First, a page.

For coastal developing countries, fishing for a range of species is often important for the livelihood, culture, and health of the human population. However, in many regions, catches are diminishing and the sizes of captured fishes is decreasing. Collecting data from fisheries can allow researchers to identify and address problems to ensure the continued health of fish populations and the communities that rely upon them.
Fishing operations in many tropical countries are generally on a small scale, often conducted from small vessels in areas that are easily accessible from shore. However, the use of destructive gears, such as nets and longlines, can have a negative influence on fish populations and endanger the success of future fisheries. Sharks are especially vulnerable to being caught by nets and longlines and are often targeted by fishers.
A better understanding of the fisheries, fishing effort, and landings coupled with trade flows will help to identify whether these fisheries are sustainable and meet international convention requirements. At present, there are no sustainable shark and ray fisheries known in tropical countries.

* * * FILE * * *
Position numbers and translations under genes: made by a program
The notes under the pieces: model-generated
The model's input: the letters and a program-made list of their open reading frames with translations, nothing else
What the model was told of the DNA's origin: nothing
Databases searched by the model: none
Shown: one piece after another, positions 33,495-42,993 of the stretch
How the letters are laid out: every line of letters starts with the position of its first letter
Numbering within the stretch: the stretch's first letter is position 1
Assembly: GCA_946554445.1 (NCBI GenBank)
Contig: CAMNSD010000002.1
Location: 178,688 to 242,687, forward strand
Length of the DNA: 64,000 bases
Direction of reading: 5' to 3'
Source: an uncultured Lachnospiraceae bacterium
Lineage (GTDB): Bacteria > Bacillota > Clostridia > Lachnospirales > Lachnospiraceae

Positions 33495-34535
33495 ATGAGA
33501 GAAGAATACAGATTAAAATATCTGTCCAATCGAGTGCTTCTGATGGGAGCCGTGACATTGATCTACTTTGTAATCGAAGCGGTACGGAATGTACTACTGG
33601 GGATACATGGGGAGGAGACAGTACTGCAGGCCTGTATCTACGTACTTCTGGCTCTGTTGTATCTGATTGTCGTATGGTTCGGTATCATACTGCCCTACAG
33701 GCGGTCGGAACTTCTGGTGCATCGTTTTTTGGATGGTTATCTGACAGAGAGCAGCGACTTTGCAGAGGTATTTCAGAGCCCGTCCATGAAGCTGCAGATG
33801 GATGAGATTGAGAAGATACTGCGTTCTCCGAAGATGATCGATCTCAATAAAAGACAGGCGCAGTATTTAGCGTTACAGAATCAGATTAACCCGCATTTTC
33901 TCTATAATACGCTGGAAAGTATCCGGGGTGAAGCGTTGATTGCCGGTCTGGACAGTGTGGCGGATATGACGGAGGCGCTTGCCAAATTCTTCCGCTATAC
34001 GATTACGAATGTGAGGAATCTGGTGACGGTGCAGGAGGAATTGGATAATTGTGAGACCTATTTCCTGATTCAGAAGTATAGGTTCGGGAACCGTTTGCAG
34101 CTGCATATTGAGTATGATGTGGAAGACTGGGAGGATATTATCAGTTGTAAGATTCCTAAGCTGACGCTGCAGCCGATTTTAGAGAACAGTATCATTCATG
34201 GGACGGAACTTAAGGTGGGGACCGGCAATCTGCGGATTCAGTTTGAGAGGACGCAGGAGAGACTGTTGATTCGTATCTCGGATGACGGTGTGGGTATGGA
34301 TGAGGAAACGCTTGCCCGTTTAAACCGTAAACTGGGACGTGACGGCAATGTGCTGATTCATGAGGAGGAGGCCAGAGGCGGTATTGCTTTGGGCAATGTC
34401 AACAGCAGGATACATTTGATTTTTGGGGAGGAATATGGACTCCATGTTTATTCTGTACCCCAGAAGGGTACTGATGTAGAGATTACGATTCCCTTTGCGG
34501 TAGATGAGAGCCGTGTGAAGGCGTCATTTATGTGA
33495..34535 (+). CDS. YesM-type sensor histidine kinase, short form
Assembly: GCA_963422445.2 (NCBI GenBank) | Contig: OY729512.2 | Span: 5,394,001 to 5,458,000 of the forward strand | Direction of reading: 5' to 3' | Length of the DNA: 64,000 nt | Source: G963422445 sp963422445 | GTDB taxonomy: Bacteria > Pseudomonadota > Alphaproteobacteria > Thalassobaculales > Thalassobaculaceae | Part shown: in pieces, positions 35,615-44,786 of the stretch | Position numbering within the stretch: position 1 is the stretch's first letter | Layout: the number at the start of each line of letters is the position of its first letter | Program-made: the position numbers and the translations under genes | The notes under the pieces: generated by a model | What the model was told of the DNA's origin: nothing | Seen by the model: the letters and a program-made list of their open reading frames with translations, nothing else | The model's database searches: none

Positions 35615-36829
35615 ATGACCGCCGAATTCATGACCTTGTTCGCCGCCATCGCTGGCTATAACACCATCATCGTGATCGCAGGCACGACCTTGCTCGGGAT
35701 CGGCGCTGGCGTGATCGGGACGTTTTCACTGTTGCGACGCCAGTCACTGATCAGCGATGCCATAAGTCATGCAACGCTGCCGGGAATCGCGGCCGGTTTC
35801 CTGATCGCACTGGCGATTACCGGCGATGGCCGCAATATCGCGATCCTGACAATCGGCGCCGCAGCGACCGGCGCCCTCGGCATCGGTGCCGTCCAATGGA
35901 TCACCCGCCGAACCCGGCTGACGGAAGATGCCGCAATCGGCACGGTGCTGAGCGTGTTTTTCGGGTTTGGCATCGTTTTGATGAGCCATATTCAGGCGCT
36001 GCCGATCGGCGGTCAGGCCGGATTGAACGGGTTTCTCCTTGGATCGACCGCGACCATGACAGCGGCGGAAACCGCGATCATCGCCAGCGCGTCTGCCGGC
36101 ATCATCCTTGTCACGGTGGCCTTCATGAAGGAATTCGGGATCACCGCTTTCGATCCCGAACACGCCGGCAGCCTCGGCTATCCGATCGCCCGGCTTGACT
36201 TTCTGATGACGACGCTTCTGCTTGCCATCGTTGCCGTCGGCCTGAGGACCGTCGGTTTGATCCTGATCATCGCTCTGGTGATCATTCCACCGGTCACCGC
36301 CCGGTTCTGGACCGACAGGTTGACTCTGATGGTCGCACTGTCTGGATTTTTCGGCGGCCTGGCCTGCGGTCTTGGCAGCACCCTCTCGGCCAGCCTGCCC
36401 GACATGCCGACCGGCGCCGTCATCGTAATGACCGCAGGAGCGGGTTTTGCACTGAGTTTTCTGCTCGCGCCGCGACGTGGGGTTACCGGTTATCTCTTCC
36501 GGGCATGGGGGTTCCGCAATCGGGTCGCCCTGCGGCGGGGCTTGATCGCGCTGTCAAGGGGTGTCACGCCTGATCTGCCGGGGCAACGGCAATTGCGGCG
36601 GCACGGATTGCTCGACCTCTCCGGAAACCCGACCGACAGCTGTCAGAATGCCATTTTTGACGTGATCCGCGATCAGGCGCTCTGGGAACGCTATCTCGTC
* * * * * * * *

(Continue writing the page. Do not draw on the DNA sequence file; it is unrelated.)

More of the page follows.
MarAlliance is working with numerous partners to characterize the scope of elasmobranch fisheries and associated markets and trade flows. Resulting information is being fed back into management strategies at local, national and regional levels such as MPA management plans, species-specific management, National Plans of Action (NPOA), listing species on the Convention for Migratory Species (CMS), and Convention on the International Trade in Endangered Species of Fauna and Flora (CITES) non-detriment findings (NDFs).